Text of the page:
Ebbing replied that the state could come in at any time and require Celina to comply with state parking requirements, whether it accepts the grant or not.
Ron Amstutz, who said he owns buildings on Main Street, was one of two people who openly supported parallel parking.
Amstutz said Celina must have a more attractive and viable downtown like other municipalities visited on a recent city bus tour.
"This is not something that is going to go away," Bryan said about the parking situation, pointing out it has been a problem for decades.
Bryan said he is confident the city can work with the state to lose the least amount of sidewalk as possible and have either angled or parallel parking.
Celina was awarded the $700,000 ODOT grant because it was determined to have a large amount of accidents, primarily from downtown parking.
No action was taken by city councilors at the meeting.
The Main Street reconstruction project in Celina will take six to seven months to complete, with downtown traffic and access to stores open at all times, Celina Planning and Community Development Director Kent Bryan said.
Bryan talked about the timeline of the estimated $3.4 million project at a public meeting Wednesday night.
The city intends to bid the project out in March 2010 and award a contract the next month. Construction should begin in May 2010 and continue into the fall, Bryan said.
Spanning from Lake Shore Drive to Livingston Street, with a possible extension of work to Fulton Street if additional funding is secured, Main Street will be completely rebuilt.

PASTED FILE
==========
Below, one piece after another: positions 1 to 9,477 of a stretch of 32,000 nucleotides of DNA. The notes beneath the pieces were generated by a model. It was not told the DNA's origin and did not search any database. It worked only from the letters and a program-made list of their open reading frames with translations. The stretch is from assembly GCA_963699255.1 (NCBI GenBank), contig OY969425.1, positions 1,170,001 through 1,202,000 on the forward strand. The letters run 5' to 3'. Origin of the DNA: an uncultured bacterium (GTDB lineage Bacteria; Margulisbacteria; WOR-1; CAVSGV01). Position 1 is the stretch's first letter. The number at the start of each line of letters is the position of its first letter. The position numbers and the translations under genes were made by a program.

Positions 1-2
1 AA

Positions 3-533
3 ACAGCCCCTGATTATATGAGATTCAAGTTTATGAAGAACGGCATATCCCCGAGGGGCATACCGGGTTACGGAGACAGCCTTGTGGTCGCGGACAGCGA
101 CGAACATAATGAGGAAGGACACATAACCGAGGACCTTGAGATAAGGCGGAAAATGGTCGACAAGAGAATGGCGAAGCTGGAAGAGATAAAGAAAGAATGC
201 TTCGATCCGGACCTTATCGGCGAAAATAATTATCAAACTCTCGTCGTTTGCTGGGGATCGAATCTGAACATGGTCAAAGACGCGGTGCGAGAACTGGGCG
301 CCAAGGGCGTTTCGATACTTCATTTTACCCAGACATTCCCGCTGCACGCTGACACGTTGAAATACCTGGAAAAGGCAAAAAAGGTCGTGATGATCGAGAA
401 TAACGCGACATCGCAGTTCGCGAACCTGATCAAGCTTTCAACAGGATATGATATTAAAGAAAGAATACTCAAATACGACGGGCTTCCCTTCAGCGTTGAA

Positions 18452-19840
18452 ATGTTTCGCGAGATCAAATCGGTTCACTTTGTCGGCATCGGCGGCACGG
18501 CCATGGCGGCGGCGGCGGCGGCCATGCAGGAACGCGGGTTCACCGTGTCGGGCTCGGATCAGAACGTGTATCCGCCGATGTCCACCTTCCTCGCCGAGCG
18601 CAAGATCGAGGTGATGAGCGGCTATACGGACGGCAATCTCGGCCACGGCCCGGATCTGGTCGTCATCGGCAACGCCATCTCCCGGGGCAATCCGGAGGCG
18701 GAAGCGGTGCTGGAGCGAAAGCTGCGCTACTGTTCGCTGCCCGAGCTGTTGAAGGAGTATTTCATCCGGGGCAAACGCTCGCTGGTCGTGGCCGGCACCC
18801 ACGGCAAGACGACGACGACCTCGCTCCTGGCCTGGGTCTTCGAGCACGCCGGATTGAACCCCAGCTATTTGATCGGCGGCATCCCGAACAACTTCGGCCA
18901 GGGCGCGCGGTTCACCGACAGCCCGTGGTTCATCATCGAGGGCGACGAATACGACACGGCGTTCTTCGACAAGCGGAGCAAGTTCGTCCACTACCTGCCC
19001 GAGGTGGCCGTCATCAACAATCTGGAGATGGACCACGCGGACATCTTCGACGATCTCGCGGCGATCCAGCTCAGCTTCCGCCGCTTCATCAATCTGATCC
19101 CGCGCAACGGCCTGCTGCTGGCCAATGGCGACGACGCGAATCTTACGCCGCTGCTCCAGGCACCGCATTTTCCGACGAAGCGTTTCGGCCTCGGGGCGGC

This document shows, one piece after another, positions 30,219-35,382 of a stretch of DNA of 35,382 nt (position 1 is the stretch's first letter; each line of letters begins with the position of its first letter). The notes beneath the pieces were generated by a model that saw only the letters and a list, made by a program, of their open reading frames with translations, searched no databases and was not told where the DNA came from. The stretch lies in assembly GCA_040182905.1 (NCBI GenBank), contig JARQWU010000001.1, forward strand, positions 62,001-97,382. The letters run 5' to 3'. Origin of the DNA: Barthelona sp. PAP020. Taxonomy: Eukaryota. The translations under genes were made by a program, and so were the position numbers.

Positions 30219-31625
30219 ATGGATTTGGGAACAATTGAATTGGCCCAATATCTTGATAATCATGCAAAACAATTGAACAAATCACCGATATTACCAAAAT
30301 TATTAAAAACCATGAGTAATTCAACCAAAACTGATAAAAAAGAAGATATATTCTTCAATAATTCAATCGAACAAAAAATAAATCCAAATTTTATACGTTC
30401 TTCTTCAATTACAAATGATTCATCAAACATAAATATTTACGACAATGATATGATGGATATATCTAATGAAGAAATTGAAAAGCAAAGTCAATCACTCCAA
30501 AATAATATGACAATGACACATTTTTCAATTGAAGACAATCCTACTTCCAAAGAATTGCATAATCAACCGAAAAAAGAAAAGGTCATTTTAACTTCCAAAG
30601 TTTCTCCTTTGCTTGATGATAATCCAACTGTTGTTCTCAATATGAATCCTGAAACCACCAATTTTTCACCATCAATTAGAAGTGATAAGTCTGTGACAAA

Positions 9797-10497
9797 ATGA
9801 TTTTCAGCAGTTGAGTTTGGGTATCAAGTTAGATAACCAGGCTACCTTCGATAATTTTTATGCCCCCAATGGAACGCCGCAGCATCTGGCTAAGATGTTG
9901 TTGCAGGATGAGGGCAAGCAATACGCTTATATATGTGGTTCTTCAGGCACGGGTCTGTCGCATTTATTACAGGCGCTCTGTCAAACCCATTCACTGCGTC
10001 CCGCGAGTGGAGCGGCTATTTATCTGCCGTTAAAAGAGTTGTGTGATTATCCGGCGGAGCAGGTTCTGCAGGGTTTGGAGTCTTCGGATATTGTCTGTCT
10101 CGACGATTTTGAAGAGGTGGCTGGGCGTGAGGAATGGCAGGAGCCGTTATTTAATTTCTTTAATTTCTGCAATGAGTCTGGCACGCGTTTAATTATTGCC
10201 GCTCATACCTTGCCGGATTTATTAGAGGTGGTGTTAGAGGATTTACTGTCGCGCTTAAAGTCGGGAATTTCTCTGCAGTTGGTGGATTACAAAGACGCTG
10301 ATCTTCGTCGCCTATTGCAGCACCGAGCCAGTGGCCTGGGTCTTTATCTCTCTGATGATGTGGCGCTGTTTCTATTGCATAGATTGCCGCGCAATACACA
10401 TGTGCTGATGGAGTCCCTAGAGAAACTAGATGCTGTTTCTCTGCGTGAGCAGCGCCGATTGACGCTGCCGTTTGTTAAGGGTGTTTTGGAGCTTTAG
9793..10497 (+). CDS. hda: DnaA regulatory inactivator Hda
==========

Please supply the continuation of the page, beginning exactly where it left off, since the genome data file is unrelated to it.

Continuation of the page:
"This time we're going down all the way through the bricks," Bryan said, adding the original brick street will be removed and a foundation established.
Also, new curbs, sidewalks, a main water line, decorative street lighting and new traffic signals will be installed.
During construction, half of the street will be worked on at a time, though specific details are pending, Bryan said. Two lanes of travel will be open and customers will always have access to businesses, which will at least have some kind of stone pathway in front, he said.
Bryan said he was startled when he heard a rumor that the project was to last two years.
Also, city officials have no intention of creating a situation like that in Van Wert, where during a similar reconstruction project a section north of its downtown was completely shut down.
Many of the existing sidewalks will be torn up to bury electric lines underground as part of a $700,000 safety grant from ODOT. The grant also covers the costs to put up new traffic signals at seven intersections - Logan, Market, Fayette, Livingston, Warren, Fulton and Wayne streets.
New computerized control boxes for the lights will replace the current outdated equipment. With a new control system, the city will be able to create a better traffic flow through the synchronization of lights, according to Bryan.
- William Kincaid